Alicia Keys’ 2016 song Blended Family (What you do for love) includes the line “It may not be easy this blended family…but that’s what you do for love”.
Blended families are increasingly common. With approximately 42% of marriages ending in divorce there are now many families that feature step-parents. Statistics suggest that 1 in 2 divorced parents go on to re-marry or re-partner. They may then have further children with that partner.
Modern families may be evolving, but the law is not always as responsive.
One of the key considerations for family lawyers when dealing with children issues is whether a person has parental responsibility for a child. It is important to remember that not all parents have parental responsibility and it is also possible for step-parents or other family members or, in some cases friends, to acquire it.
What is parental responsibility and why is it important?
The Children Act 1989 describes parental responsibility as all rights, duties, powers and responsibilities and authority that a parent has in relation to a child and that child’s property.
Essentially parental responsibility gives the holder the right to a say in major decisions in a child’s life such as consenting to medical treatment on their behalf and making decisions about schooling.
Parental responsibility can be acquired in a number of ways:
- A child’s biological mother will always have parental responsibility;
- A child’s biological father will obtain parental responsibility if he is:
- Married to the mother at the time of the child’s birth or they later marry;
- They enter into a parental responsibility agreement or the court makes a parental responsibility order or a child arrangements order providing for the child to live with the father;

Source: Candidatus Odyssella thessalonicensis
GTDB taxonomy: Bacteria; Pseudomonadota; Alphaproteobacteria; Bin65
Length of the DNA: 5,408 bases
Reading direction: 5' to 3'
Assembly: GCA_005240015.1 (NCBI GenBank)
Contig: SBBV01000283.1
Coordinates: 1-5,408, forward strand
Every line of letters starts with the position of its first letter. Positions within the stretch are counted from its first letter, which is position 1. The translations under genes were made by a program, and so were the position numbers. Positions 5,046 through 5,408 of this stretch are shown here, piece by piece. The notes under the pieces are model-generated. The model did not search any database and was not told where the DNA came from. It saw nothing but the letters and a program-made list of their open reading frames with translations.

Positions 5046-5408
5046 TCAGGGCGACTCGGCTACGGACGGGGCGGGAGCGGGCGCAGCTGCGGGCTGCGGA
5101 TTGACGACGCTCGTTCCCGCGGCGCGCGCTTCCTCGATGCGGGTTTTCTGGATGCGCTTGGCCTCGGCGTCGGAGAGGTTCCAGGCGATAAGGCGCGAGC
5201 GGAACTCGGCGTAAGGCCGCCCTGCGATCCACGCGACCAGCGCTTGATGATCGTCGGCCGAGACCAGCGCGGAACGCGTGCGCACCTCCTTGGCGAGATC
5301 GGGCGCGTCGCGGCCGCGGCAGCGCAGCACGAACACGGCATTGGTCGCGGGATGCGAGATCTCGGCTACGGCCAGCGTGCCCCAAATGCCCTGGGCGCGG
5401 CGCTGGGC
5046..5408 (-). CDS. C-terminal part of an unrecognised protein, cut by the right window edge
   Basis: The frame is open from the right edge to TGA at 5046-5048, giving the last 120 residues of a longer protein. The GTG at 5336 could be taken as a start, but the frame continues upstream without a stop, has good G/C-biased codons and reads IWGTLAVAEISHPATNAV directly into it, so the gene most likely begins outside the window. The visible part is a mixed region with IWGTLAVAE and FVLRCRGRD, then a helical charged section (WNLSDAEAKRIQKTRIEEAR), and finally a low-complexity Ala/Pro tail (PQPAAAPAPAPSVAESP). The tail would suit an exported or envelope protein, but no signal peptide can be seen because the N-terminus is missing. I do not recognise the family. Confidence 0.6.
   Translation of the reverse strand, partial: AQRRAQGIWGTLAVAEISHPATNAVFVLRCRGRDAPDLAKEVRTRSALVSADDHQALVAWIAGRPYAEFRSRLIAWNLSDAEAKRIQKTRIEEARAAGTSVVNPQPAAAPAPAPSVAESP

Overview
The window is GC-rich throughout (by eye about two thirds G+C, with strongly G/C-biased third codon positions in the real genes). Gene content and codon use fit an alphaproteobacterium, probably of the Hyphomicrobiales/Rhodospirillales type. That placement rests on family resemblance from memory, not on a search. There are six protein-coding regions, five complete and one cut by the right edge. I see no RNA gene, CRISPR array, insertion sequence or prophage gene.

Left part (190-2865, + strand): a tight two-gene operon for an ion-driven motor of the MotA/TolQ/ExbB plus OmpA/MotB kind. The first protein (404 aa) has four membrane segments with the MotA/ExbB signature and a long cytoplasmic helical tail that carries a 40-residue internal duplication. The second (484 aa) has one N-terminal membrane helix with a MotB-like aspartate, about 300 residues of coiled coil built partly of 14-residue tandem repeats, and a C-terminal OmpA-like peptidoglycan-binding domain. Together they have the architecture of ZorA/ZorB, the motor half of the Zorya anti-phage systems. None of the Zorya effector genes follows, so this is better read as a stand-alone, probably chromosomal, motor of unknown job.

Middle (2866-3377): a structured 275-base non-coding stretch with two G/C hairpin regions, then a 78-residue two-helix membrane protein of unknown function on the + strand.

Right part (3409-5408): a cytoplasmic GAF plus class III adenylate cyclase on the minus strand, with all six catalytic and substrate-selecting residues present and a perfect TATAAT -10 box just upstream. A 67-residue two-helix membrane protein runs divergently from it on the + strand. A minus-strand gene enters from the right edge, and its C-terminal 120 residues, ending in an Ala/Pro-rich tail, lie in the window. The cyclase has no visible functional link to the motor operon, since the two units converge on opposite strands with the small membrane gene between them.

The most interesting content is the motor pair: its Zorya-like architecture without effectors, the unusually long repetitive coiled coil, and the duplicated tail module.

- The father is registered on the child’s birth certificate as being the child’s father (for all births registered on or after 1st December 2003)
- Another family member or friend can obtain parental responsibility by:
- The court making a child arrangements order in their favour that the child live with them;
- By being appointed as guardian for the child in a biological parent’s Will (provided there is no other surviving person with parental responsibility)
- A step parent can obtain parental responsibility by:
- Entering into a step-parent parental responsibility agreement with all parents that hold parental responsibility;
- In the ways outlined above for other family members and friends.
In many blended families step-parents may look after step-children day to day perhaps alongside their biological children of the relationship. They may well consider and treat their step-children no differently from their biological children, but from a legal perspective there are important differences.
Unless a step-parent has acquired parental responsibility they will not have the right to have a say in major decisions such as medical treatment and schooling. Doctors and schools may be unable to share information with a step-parent. This can also lead to significant issues if a step-parent wishes to travel abroad with their step-child without a biological parent being present.
In some families one of the biological parents may not have played an active role in their child’s life for a number of years.
The situation can be complicated and it is important to take specialist advice to understand your own situation.
At Greene and Greene, Melanie Pilmer, solicitor in our family department can provide you with specialist advice when you make your Will with us or at any stage can talk through the various options available to you if this is an area that is causing you concerning. Please contact Melanie on 01284 717418 or firstname.lastname@example.org.
For more information on the services offered by Greene & Greene Solicitors please visit www.greene-greene.com and follow on Twitter @GreeneGreeneLaw.
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